The Collected Letters, Volume 2


TC TO DAVID HOPE; 23 March 1822; DOI: 10.1215/lt-18220323-TC-DH-01; CL 2:71-73.


3 Moray Street, Leith Walk, / 23d March, 1822.

My Dear Sir:

I received your kind letter in due time; and should have acknowledged that mark of your attention long ago, had I not been excused in my own eyes by the expectation you held out to me of an opportunity to acknowledge it more agreeably by word of mouth, in your visit to Edinr, which I then thought was near at hand. “February” is come and gone, and you have not shown face. I continue, however, to expect you: and by way of fortifying your purpose to beat up my quarters when you arrive, I am going to foist this sheet into a packet of Mr. Irving's, which I have already loaded with letters to him and Mr. Grahame, thus making it a messenger to nearly all of the very few friends I reckon as mine within the bounds of your extensive city.

Some account of your projected marriage had reached me while in Annandale: but I received your authentic detail of the business1 with fresh interest—not only as it explained a rather curious transaction, but as it afforded me a proof of your confidence, which I am very proud of thinking I possess in such a matter. Various thoughts strike me on considering that business; and certainly the most agreeable of them is the clear persuasion that you have acted with perfect integrity and honour—nay, with even scrupulous attention to the interest of others, and an almost culpable neglect of your own, throughout the whole negotiation. As for the loss itself I am not sure that you have much cause for regret, when all is reckoned up. The young lady's conduct I can find an explanation if not an excuse for, and the evidence of testimony forces me to believe that her general demeanour displayed many graceful qualities. But she was a person of genius, if I mistake not: and much as I admire, not to say idolize, that characteristic in a mistress (or sweetheart, as we call it), I confess I should pause before recommending it to any honest man in a wife. These women of genius, sir, are the very d——l, when you take them on a wrong tack. I know very well, that I myself—if ever I marry, which seems possible at best—am to have one of them for my helpmate; and I expect nothing but that our life will be the most turbulent, incongruous thing on earth—a mixture of honey and wormwood, the sweetest and the bitterest—or, as it were, at one time the clearest sunshiny weather in nature, then whirlwinds and sleet and frost; the thunder and lightning and furious storms—all mingled together into the same season—and the sunshine always in the smallest quantity! Judge how you would have relished this: and sing with a cheerful heart, E'en let the bonny lass gang!2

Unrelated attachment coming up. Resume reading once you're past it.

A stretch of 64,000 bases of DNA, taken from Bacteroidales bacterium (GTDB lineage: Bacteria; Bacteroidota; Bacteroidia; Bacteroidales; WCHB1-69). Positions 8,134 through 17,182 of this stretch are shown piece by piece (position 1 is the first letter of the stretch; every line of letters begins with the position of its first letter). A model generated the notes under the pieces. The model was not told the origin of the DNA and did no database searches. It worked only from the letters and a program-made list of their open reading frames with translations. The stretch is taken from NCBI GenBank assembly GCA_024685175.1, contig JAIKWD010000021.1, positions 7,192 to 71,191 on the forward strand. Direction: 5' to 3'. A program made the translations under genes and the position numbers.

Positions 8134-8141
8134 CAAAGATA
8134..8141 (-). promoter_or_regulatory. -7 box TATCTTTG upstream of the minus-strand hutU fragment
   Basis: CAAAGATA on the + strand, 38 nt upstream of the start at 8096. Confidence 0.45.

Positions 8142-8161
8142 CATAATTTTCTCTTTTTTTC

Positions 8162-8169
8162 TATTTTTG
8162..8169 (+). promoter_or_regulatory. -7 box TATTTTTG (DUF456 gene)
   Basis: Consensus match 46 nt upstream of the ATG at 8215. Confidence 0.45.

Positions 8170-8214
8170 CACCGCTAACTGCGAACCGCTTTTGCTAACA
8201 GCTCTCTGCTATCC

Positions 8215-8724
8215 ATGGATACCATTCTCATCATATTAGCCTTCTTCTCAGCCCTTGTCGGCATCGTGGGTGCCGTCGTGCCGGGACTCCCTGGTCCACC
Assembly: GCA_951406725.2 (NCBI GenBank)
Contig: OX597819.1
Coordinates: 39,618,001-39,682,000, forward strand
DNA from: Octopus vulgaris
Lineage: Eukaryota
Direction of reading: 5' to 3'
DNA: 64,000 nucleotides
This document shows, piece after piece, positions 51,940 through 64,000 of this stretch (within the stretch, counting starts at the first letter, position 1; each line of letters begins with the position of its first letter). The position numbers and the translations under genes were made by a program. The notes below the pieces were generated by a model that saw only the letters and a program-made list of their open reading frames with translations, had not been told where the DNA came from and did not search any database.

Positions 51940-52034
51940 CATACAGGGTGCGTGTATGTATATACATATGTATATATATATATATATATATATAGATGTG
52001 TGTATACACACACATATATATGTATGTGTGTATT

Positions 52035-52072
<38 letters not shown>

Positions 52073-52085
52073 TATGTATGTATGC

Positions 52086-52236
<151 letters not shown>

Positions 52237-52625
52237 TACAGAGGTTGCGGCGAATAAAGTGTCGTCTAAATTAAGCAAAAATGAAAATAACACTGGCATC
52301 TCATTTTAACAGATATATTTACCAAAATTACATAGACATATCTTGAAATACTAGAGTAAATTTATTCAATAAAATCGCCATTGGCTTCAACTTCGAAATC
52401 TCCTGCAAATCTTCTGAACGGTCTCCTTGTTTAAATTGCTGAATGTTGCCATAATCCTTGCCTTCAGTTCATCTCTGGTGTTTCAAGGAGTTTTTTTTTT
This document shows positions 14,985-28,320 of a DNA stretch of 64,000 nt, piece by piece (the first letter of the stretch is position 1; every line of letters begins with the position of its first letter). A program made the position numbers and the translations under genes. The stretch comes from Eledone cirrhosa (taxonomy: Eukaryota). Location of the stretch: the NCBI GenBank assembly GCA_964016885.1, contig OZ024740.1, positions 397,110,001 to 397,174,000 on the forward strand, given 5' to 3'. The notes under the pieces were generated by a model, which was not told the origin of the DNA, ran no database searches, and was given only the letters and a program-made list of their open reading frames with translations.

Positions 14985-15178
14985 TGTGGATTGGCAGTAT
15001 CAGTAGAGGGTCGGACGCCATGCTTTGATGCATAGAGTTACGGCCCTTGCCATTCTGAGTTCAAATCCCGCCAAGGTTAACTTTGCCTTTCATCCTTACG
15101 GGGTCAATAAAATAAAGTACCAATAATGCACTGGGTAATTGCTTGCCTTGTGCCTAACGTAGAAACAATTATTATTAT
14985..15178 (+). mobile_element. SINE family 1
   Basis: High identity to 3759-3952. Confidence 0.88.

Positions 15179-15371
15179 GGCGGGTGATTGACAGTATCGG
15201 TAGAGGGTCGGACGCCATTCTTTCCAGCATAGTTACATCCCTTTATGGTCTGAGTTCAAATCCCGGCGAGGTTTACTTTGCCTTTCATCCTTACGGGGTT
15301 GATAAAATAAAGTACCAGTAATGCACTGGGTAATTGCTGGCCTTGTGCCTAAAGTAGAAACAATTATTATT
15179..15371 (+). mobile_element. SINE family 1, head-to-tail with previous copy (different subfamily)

Before long I trust to see you more happily mated than you could have been in this instance. There is no happiness, properly speaking, I am told, without a good wife: so I counsel you to bestir yourself while it is in season. I prophesy that you will make an excellent husband to any lady worthy of you; and I doubt not in due time to have the happiness of seeing your hospitable fireside enlivened and adorned as I and all your friends could wish. You know the old story of the scissors: a single blade of them is good for nothing but scraping a trencher or so; together they clip everything before them, from cambric up to white iron. What a lesson to bachelors and spinsters!

I designed to give you a full picture of all my doings here; but not having room or time now, I must refer you to our friends Irving and Grahame, either of whom will give you ample satisfaction on every point.

They will tell you how I am partly in the prospect of entering as tutor into an English family against August; how I am writing sometimes, often meditating to write, and not unfrequently on the verge of being sent to pot entirely, by the worst of stomachs.

I had likewise some news in store for you, but not of importance enough that you should regret the want of them. In our native Annandale there is nothing but embarrassment. The farmers all are poverty-struck to a man; so are all that depend on them, of course. A striking proof of their necessity in Hoddam parish is the fact that even Sharpe3 has at last consented to a reduction. Irving, as you know, was here preaching lately. Nothing since the days of Knox or the Erskines 4 has excited so much speculation in the theological world as his appearance here. They think him the cleverest and strangest person they have ever fallen in with. The talk has been interrupted a little by a ridiculous prediction, imputed to Professor Leslie, that horrible convulsions were to occur in the atmosphere last Friday—none of which occurred—but it is not exhausted yet. He was touching on the Catechisms: I could fancy the Closehead folks,5 if he had read that sermon to them, all rising as one man to cast him forth of the Tabernacle, or at least withdrawing en masse, with the most wintry air imaginable, and leaving him to utter his “heresies” to empty benches and bare walls. At Edinr they proceeded more moderately: some admired, several did not, most knew not what to think. I have not listened to a sermon displaying equal mind in my whole life.

But you see, my dear sir, that I must now “cease to darken counsel by words without wisdom.”6 I have spent an hour very merrily in chatting with you, and shall go to sleep no worse for it. I expect to spend several hours with you still more agreeably, when you come Eastward: and failing this, I have a kind of half intention of visiting Glasgow about the beginning of May; when—woe to your oranges! Woe to the quiet of your house!—unless I relent and stay at home.— Excuse all this palabra, and believe me to be (my dear sir)

Most sincerely yours, /

Th. Carlyle.